Researchers from UCSD and Stanford Visit the Wikimedia Foundation

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Researchers from UCSD and Stanford Visit the Wikimedia Foundation

Last week, some researchers from Cal-IT (University of California, San Diego) and the Persuasive Technology Lab (Stanford University) visited the Wikimedia Foundation. The two groups have been doing research in areas which may benefit Wikimedia projects.

For example, Lev Manovich from Cal-IT has been doing work on visualizing very large datasets (see "Shaping Time"). BJ Fogg, whose colleagues were in attendance from the Persuasive Technology Lab, taught a course at Stanford around the psychology and metrics of Facebook applications (see paper). We invited the researchers in to meet some of our staff, discuss their research and talk about work currently being done at the Foundation. The goal was to determine if there are any topics of mutual interest.

The researchers met with people from the Community Department, Global Development, the Public Policy Initiative, and Technology. We gave them an understanding of our Strategic Priorities, focusing mainly on Participation, Quality, and Reach. We talked at length about current trends in editorship in the Wikimedia projects, how to measure contribution, the role of bots, the Public Policy Initiative (participation, mentorship, article improvement), the challenges of working with MediaWiki data, and a range of other topics.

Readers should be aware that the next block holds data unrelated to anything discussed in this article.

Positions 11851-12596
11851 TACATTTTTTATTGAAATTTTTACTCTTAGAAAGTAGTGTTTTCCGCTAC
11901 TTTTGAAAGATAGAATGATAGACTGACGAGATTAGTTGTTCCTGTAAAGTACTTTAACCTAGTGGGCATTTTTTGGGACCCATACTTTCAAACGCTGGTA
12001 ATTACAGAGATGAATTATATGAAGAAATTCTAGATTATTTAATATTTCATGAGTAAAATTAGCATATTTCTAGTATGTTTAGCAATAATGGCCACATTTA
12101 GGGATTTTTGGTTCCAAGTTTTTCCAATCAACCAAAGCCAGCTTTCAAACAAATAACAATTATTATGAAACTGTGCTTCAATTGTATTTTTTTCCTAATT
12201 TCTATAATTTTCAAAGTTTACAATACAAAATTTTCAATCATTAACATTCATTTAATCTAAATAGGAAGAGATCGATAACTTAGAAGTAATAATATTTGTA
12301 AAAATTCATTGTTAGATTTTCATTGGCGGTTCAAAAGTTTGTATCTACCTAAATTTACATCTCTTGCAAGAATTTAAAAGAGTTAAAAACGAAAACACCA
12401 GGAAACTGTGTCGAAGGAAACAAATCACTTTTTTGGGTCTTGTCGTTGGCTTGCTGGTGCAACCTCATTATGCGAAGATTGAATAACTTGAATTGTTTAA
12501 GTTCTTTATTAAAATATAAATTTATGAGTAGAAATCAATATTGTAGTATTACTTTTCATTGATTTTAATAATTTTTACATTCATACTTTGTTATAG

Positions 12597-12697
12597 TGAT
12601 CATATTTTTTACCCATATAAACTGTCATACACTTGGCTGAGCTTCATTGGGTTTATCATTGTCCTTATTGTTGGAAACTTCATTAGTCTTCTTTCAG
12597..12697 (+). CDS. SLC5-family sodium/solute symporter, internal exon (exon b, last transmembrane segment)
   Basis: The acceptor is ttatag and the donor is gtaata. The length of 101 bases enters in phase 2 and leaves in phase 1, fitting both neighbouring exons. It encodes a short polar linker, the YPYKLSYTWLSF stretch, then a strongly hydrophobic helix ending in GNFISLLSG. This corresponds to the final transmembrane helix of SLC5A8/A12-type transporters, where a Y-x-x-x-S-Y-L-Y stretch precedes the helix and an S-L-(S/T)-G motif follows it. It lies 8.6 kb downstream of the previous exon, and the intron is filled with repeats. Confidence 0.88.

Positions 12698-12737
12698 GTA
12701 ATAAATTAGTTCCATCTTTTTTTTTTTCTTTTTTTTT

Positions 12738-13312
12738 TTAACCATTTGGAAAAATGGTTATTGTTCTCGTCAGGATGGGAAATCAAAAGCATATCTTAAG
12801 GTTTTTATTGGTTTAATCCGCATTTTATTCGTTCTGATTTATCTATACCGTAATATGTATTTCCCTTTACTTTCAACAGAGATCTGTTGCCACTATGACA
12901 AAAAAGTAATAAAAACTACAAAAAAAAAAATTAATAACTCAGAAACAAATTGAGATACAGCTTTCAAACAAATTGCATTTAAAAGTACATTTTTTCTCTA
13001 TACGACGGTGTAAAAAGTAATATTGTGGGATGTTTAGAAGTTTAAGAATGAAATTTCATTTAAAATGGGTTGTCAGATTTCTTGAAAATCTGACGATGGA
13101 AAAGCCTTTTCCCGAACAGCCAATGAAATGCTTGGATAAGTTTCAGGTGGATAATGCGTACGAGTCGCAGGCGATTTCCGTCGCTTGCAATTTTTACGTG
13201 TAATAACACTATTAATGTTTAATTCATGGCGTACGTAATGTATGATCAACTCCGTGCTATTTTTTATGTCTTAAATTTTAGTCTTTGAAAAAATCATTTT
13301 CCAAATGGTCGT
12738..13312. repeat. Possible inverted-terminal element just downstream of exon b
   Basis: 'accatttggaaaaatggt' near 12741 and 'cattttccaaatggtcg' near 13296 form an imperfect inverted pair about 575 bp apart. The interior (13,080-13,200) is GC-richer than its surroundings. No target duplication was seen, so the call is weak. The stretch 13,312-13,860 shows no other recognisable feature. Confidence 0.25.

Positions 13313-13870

The Cal-IT and Persuasive Tech researchers seemed very interested in exploring some research ideas that worked with Wikimedia data. I’ve asked them to get their thoughts together in the form of a proposed project list. I’d like for us to do this as openly as possible, so we’ll post this list on wiki once it’s available and ask for feedback from the community. Hopefully we will have an initial list within a few weeks. Stay tuned!

Howief19:15, 20 December 2010

Great to hear of you.

KrebMarkt19:58, 20 December 2010
 

One thing I would like to see some research going into is a karma system.

WikiTrust (automated rating) and Wikigenes (manual rating) as well as Scholarpedia's Scholar Index (manual rating) go in this direction but neither address the issue of expertise. To some degree, Suggestbot (automated after opt-in) captures different kinds of expertise, whereas Flagged revisions, Pending Changes and other forms of user rights control who gets to see and do what.

What if wiki user rights were controlled by something similar to WikiTrust for general editing, and optionally by something akin to SuggestBot for certain types of editing? For scholars, doing this in a way that is compatible with a scholarly author ID system (e.g. the upcoming ORCID) might provide an incentive for wiki contributions.

Another problem that I have not seen a good solution to is that of an ontology that would be applicable consistently across the wide range of topics covered at Wikipedia.

Daniel Mietchen01:34, 21 December 2010